Gregory Howard MEADS 4/8/2021
Under section 21(2) of the Parole Act 2002
Gregory Howard MEADS
Hearing: Wednesday 4 August 2021
at Auckland Prison via AVL to Tongariro Prison
Members of the Board: Sir Ron Young – Chairperson
Dr J Skipworth
Mr L Tawera
Ms K Coutts
Counsel: Ms F Iggulden
Support Persons: (withheld)
(withheld) – Case Management
(withheld) – Case Management
DECISION OF THE BOARD
- Mr Meads was convicted of murder in 2011. This is the first time he appeared before the Parole Board.
- Mr Meads killed his wife. Mr Meads and his wife were in the process of living apart. He took a shotgun, went to the stables where she was and shot his wife in the neck, immediately killing her.
- Mr Meads pleaded not guilty at trial. Essentially, his defence was that the gun had gone off accidentally that he had not deliberately pulled the trigger, and so a conviction for manslaughter would have been more appropriate than murder. The jury rejected that claim and convicted him of murder.
- Today, Mr Meads discussed with us the circumstances that gave rise to the killing. Before we detail that, we mention the work that Mr Meads has done in the prison. Mr Meads has a minimum-security classification. He has high praise from both his Case Manager and his PCO for his conduct in the prison. He had been undertaking one-on-one work with the psychologist, with 13 sessions to date, with approximately six further sessions arranged. He has a very supportive family, including the support of his father-in-law, that is the father of Mr Meads’ wife whom he killed. (withheld) saw us prior to the Parole Board hearing as a victim. He indicated his view that he did not think that Mr Meads was an undue risk and believed that it was very much in the interests of (withheld), Mr Meads’ and his deceased wife’s (withheld), that he be released as soon as possible.
- In addition, we saw (withheld) at the parole hearing (withheld) who also supports his release, and we have a letter from (withheld).
- Mr Meads essentially maintains the view that the killing was accidental. That he did not deliberately pull the trigger and that, although the gun went off and the trigger must have been pulled, he says the circumstances that occurred were such that it was an accident and not a deliberate killing. That is in conflict with the conclusion of the jury, given their verdict which would have been based on a deliberate killing.
- We spent some time talking to Mr Meads about the reasons why he had taken a loaded shotgun to what was intended to be, he said, a discussion with his wife to clarify what their future was. The Judge at sentencing said that he considered the circumstances that gave rise to the killing was that Mr Meads had downloaded some text messages from his wife’s phone, the content of those messages meant that Mr Meads thought there would be difficulties about custodial arrangements for his daughter and about relationship property. In addition, the Judge considered that Mr Meads had formed the view that his wife was in a relationship with another man. As the Judge said: “In other words, Helen was not being straight with you.”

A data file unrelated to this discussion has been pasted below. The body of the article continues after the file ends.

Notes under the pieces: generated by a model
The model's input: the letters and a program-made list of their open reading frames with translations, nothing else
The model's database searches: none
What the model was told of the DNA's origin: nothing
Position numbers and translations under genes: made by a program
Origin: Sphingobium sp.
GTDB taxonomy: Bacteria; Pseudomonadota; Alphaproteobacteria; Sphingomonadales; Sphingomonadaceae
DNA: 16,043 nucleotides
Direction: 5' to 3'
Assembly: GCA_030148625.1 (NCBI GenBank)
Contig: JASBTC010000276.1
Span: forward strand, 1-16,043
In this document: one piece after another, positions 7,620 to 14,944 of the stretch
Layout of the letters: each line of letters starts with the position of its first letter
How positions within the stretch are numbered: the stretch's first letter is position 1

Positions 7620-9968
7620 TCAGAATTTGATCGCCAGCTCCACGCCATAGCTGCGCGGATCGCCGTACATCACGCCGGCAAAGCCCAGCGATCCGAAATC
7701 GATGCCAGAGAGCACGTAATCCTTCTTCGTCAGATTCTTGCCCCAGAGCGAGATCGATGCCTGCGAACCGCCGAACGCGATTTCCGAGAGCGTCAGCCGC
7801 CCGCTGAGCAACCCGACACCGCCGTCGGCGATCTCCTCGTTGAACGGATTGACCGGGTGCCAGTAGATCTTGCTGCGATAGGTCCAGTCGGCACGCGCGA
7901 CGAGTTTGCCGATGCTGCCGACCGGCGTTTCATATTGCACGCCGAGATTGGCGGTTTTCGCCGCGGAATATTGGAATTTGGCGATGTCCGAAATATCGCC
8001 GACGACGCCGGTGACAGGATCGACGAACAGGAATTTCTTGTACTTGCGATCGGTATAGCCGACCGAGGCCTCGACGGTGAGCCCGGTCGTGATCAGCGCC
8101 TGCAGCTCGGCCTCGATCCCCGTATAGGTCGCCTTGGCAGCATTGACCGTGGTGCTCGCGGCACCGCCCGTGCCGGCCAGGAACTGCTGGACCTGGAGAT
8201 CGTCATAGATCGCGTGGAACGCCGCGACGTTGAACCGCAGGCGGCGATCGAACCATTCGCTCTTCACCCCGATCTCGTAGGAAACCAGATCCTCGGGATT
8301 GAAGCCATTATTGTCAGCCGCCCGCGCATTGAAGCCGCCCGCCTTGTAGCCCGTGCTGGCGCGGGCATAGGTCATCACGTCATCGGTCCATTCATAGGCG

- Today, Mr Meads had quite a different focus. He said that he simply wanted to clear up what he thought was some confusion about what his wife was doing, after he thought they had reached an agreement about their future.
- It seems to us that the psychological report is primarily based on Mr Meads’ view as to the circumstances of the killing. While the Judge’s observations are noted in a broad sense in the report, the report writer noted that Mr Meads’ description of the offence and the circumstances surrounding the offense were “consistent with official information.” We do not think that is correct. We think Mr Meads’ narrative is quite different than the conclusions reached by the Judge at sentencing, and most importantly, quite different to the verdict that Mr Meads had deliberately killed his wife rather than Mr Meads’ claim that this was simply an accident.
- As a result of the work he has done with a psychologist, a safety plan has been prepared on the basis of Mr Meads’ view as to his motive and circumstances of killing. That is inadequate. We think, therefore, the appropriate approach now is for Mr Meads to have further sessions with a psychologist where the circumstances that gave rise to the killing, and the killing itself as identified by the sentencing Judge, are discussed, and a reassessment of his risk, any further rehabilitation and reintegration is made based on that narrative.
- In addition, we consider the psychologist needs to work with Mr Meads to develop a safety plan that reflects the circumstances described by the Judge rather than Mr Meads’ narrative.
- In the meantime, he remains an undue risk. We will see him again by the end of February 2022.
Sir Ron Young